And I remembered one particular Wishbone episode:

¡Víva, Wishbone!

And that’s why I chose St. Juan Diego to be my Confirmation saint!
Done and done.

lol jk

Now if you didn’t watch the Wishbone episode and/or would like more of an explanation, allow me to summarize St. Juan Diego’s story and further explain why I chose him to be my Confirmation saint.
Our Lady and Juan Diego
St. Juan Diego’s original name was Cuauhtlatoatzin (other variations too), which translates to “Talking Eagle” in the Nahuatl language.  He was an older man of native Mexican descent.  He lived through Hernán Cortés’ conquest of Mexico in the early 1500’s.  Upon the arrival of Franciscan missionaries, he and his wife were baptized and Cuauhtlatoatzin took on the Christian name, Juan Diego (oh hey… 😉 ).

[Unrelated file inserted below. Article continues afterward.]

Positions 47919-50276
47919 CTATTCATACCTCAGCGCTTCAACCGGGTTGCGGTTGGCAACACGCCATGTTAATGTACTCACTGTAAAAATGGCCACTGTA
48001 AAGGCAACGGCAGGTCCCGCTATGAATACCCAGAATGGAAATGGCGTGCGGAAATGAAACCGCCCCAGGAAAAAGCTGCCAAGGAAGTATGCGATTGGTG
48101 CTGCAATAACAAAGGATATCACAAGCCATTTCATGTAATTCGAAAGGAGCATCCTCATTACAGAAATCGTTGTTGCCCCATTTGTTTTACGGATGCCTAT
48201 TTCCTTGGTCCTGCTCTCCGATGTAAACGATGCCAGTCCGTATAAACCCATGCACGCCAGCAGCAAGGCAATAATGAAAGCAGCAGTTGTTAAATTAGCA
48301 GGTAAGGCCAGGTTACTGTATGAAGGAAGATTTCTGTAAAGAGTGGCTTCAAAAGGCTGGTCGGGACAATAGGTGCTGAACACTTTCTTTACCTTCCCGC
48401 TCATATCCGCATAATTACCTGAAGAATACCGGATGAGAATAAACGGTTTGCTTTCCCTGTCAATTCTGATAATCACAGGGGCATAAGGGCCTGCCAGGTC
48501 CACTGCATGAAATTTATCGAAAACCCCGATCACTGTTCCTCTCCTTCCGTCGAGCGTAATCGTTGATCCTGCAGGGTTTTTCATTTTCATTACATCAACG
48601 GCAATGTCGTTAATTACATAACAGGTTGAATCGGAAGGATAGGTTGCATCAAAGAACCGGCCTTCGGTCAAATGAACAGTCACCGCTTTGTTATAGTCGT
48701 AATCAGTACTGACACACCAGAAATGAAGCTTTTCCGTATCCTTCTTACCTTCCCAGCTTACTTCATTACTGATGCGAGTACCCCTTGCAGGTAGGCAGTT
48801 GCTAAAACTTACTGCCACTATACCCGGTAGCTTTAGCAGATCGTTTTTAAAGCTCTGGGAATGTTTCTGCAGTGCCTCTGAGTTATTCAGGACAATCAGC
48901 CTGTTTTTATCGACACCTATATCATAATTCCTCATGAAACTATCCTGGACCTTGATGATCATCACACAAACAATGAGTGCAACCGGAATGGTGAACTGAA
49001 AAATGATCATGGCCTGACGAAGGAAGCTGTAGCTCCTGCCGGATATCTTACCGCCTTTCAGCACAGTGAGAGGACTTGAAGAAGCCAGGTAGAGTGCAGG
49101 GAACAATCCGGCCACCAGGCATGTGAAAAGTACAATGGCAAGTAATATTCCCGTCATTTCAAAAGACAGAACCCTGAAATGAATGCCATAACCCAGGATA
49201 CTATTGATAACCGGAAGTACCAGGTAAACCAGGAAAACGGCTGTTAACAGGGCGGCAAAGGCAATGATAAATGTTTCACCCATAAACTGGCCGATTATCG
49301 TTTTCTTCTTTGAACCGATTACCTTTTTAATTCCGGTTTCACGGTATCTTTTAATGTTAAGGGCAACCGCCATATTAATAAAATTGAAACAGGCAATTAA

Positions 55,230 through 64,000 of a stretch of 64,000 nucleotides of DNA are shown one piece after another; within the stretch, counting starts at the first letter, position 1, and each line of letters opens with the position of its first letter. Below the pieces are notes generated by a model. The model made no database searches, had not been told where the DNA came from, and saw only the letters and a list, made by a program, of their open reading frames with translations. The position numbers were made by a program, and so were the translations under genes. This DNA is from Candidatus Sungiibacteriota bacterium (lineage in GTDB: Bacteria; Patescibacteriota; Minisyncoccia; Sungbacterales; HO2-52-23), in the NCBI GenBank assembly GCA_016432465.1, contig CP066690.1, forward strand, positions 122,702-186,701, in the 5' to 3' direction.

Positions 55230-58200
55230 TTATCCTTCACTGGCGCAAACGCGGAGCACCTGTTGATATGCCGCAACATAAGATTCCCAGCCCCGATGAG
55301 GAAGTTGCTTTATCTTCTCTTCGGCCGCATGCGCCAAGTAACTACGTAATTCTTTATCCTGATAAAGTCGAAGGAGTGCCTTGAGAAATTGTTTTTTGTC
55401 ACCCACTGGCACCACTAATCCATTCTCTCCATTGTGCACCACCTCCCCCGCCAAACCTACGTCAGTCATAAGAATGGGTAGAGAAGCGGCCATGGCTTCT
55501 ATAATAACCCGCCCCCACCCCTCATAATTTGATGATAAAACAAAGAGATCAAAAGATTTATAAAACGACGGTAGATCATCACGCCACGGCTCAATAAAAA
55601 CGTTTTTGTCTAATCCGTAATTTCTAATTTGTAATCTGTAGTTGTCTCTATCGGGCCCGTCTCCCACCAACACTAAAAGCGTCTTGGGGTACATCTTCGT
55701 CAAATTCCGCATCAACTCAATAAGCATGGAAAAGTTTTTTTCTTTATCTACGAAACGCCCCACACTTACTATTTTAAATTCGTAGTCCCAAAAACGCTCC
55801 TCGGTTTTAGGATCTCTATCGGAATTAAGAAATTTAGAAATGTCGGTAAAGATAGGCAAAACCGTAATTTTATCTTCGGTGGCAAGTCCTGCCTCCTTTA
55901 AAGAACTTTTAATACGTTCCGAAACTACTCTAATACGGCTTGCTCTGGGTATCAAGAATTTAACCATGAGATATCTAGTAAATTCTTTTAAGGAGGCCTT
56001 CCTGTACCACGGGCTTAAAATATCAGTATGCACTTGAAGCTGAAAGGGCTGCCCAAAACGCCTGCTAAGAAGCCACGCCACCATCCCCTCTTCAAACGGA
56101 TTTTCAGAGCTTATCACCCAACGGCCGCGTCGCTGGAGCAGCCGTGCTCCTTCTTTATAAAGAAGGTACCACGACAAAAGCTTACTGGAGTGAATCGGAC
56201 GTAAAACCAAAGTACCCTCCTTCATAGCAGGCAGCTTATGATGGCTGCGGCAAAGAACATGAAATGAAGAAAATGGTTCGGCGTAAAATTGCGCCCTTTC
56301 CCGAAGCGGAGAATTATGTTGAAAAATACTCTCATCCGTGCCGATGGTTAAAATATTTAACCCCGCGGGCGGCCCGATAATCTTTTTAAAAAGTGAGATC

Not gonna lie, this guy was hardcore.  He walked miles and miles to go to Mass.  I’m talkin’ like, greater than 10 miles, one way.  One particular December day, he was walking along his usual path to Mass when he heard music and the voice of a young maiden calling out to him.  He stops and talks to her.  The young maiden reveals herself to be the Virgin Mary and asks St. Juan Diego to go to the bishop and have him build her a shrine/church on the hill where she appeared to St. Juan Diego.

So he goes to visit the bishop.  After waiting for hours, he finally sees him.  St. Juan Diego explains the Virgin Mary’s appearance to the bishop and skeptical, he asks Juan Diego to bring him a sign.